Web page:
The U.S. Department of Labor (DOL) has released a Field Assistance Bulletin (FAB) on the compensability of short breaks under the Fair Labor Standards Act (FLSA). The FAB provides guidance to employers, employees, and the DOL’s field staff on how to handle short breaks for non-exempt employees who work remotely. It is effective immediately and is applicable to all employers and employees covered by the FLSA.
The FAB indicates that any break 20 minutes or less, whether taken at home or the employer’s workplace, must be treated as compensable time, regardless of its location or purpose. The DOL’s reasoning is based on its own interpretive regulations which provide that all time in an employee’s workday is presumptively compensable, except for bona fide meal periods that are 30 minutes or longer. The DOL does recognize that long breaks, such as a one-hour break to get children ready for school, are non-compensable. The FAB provides a disincentive for employers to allow non-exempt employees to work remotely, as shorter and more common breaks must be compensated.
The FAB is not binding law, but courts may rely on it as persuasive authority. It remains to be seen whether courts will adopt the DOL’s view, or take a more nuanced approach to the compensability of teleworking breaks based on their nature and purpose, rather than solely on their length.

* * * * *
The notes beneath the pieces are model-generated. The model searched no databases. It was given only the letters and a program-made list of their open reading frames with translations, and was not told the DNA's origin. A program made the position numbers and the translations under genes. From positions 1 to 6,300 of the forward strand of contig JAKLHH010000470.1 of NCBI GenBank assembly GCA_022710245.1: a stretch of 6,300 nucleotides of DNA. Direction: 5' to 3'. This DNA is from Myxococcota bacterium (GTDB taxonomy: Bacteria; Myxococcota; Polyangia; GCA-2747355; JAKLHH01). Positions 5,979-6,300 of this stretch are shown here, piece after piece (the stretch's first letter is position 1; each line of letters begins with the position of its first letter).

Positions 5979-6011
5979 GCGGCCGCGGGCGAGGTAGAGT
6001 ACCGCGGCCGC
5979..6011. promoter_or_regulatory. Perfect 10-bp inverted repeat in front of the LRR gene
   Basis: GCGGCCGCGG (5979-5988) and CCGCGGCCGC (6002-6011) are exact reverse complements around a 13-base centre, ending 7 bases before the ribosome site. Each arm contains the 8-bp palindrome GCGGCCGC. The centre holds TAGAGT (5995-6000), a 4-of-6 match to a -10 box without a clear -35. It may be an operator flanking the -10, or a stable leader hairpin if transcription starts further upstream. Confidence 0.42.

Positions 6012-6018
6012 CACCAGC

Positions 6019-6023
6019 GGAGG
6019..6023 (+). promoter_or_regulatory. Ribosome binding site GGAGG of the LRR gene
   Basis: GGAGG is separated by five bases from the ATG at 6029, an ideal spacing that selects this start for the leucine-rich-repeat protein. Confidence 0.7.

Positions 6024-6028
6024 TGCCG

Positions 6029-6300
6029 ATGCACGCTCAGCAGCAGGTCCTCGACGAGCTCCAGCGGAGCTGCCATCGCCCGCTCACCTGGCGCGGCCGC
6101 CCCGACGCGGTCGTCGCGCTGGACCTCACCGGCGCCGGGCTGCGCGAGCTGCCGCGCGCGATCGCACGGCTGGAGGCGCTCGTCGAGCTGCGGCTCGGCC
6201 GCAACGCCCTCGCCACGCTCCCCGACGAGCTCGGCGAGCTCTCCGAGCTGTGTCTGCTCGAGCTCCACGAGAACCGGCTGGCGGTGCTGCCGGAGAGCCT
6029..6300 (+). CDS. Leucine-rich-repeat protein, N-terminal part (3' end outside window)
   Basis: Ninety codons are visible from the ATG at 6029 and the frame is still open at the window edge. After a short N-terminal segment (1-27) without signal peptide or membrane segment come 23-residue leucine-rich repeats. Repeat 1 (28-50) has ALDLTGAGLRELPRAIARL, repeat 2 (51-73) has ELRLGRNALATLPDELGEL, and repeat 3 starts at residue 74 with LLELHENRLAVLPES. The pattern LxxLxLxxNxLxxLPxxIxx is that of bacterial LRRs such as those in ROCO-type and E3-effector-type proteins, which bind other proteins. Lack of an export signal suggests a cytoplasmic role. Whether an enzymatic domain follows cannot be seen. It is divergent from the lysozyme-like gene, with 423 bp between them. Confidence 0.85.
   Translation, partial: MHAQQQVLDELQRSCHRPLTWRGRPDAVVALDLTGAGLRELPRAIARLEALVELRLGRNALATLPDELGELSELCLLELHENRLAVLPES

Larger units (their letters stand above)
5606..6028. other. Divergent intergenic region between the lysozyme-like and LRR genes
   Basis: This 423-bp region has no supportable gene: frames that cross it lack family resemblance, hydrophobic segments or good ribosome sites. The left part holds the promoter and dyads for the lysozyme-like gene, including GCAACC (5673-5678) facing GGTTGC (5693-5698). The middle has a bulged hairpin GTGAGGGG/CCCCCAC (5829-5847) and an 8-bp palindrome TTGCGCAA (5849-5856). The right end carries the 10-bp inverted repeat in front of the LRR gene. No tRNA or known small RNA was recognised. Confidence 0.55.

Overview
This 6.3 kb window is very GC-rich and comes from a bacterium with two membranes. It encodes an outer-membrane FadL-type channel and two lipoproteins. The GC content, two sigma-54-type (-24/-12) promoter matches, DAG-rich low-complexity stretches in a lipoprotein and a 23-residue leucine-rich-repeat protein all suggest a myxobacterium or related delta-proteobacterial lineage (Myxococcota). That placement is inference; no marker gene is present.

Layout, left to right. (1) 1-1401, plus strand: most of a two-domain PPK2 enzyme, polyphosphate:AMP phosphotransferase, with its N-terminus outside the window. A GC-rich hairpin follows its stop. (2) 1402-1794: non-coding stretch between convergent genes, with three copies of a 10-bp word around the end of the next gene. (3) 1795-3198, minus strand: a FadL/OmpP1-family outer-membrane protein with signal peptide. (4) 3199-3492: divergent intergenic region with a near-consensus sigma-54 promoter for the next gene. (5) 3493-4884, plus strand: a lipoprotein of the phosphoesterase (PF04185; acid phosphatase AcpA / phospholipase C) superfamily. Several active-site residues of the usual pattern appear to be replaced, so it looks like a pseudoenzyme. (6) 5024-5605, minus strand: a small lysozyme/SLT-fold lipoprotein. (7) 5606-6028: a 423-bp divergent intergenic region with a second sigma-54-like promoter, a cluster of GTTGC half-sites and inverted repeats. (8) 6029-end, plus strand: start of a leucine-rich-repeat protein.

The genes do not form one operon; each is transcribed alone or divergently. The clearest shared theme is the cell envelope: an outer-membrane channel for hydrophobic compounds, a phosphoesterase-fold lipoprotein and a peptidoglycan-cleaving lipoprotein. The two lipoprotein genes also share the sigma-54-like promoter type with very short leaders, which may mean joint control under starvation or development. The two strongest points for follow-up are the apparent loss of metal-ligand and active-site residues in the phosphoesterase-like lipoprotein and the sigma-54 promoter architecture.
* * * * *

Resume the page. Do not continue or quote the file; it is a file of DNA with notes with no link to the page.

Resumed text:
Employers should establish clear expectations for nonexempt employees about when they are expected to work and how to manage and track their breaks. It is also recommended that employers carefully review their policies and practices to ensure compliance with wage and hour laws, particularly as more employees continue to work remotely.
If you have any questions about this Alert, we encourage you to reach out to your Shulman Rogers contact for solutions and recommendations for addressing these issues.
To read the full text of Field Assistance Bulletin No. 2023-1, click here.
Our recent alert on FMLA eligibility for remote employees can be accessed here.
The contents of this Alert are for informational purposes only and do not constitute legal advice. If you have any questions about this Alert, please contact the Shulman Rogers attorney with whom you regularly work or a member of the Shulman Rogers Employment and Labor Law Group.
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